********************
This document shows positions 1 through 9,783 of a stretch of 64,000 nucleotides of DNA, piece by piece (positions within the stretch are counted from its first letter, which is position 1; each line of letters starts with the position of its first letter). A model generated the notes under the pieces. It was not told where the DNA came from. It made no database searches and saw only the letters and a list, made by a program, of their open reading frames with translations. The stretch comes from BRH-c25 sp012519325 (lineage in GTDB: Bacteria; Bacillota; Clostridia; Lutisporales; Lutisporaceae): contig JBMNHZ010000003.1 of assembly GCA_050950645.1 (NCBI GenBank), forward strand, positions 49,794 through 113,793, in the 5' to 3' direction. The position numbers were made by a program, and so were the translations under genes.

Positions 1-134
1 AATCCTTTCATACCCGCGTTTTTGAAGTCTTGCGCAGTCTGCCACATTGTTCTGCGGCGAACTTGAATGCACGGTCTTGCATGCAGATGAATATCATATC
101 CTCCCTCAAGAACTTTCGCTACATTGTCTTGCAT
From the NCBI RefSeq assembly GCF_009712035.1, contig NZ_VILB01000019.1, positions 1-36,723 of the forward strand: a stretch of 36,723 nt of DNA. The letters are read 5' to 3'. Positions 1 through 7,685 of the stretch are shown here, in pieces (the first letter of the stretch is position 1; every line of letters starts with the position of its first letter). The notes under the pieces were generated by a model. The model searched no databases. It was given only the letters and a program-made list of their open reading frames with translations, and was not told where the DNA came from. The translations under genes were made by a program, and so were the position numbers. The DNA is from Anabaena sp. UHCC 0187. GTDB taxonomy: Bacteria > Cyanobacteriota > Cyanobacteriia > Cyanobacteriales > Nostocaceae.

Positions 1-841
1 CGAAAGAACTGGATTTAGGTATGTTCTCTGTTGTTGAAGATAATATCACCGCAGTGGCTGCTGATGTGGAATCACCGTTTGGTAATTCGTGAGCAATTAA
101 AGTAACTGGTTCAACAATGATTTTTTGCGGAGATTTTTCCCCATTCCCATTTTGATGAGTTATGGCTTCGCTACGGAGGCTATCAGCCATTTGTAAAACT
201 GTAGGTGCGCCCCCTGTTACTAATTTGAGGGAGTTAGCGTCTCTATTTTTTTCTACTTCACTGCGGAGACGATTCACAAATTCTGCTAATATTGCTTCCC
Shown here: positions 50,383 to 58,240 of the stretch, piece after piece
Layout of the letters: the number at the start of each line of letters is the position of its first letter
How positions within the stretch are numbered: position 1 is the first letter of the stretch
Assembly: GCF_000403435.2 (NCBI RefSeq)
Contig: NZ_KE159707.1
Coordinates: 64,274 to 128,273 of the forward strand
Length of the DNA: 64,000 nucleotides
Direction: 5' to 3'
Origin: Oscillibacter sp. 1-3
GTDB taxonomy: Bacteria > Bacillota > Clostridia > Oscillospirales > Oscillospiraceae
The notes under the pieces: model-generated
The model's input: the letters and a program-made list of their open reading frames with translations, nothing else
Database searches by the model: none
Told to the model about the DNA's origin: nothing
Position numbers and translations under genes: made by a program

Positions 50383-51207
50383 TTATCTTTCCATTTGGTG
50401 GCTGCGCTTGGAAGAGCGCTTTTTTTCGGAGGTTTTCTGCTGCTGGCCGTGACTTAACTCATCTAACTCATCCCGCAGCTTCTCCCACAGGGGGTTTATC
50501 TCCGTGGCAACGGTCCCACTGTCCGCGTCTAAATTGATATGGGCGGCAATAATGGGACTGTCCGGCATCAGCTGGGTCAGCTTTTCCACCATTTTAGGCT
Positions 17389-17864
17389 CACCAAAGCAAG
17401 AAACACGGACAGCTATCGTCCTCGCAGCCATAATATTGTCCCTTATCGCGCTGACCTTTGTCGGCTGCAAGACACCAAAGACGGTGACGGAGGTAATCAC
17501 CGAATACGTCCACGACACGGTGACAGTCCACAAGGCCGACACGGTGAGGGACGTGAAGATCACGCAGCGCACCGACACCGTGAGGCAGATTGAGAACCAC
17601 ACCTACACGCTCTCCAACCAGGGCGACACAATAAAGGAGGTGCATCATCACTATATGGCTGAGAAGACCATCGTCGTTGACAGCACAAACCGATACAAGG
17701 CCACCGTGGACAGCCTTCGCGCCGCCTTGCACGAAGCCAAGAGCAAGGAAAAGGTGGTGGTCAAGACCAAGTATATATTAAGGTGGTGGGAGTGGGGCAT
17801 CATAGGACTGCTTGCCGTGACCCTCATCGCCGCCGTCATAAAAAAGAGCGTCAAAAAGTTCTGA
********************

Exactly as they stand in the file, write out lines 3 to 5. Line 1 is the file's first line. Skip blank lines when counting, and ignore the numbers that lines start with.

1 AATCCTTTCATACCCGCGTTTTTGAAGTCTTGCGCAGTCTGCCACATTGTTCTGCGGCGAACTTGAATGCACGGTCTTGCATGCAGATGAATATCATATC
101 CTCCCTCAAGAACTTTCGCTACATTGTCTTGCAT
From the NCBI RefSeq assembly GCF_009712035.1, contig NZ_VILB01000019.1, positions 1-36,723 of the forward strand: a stretch of 36,723 nt of DNA. The letters are read 5' to 3'. Positions 1 through 7,685 of the stretch are shown here, in pieces (the first letter of the stretch is position 1; every line of letters starts with the position of its first letter). The notes under the pieces were generated by a model. The model searched no databases. It was given only the letters and a program-made list of their open reading frames with translations, and was not told where the DNA came from. The translations under genes were made by a program, and so were the position numbers. The DNA is from Anabaena sp. UHCC 0187. GTDB taxonomy: Bacteria > Cyanobacteriota > Cyanobacteriia > Cyanobacteriales > Nostocaceae.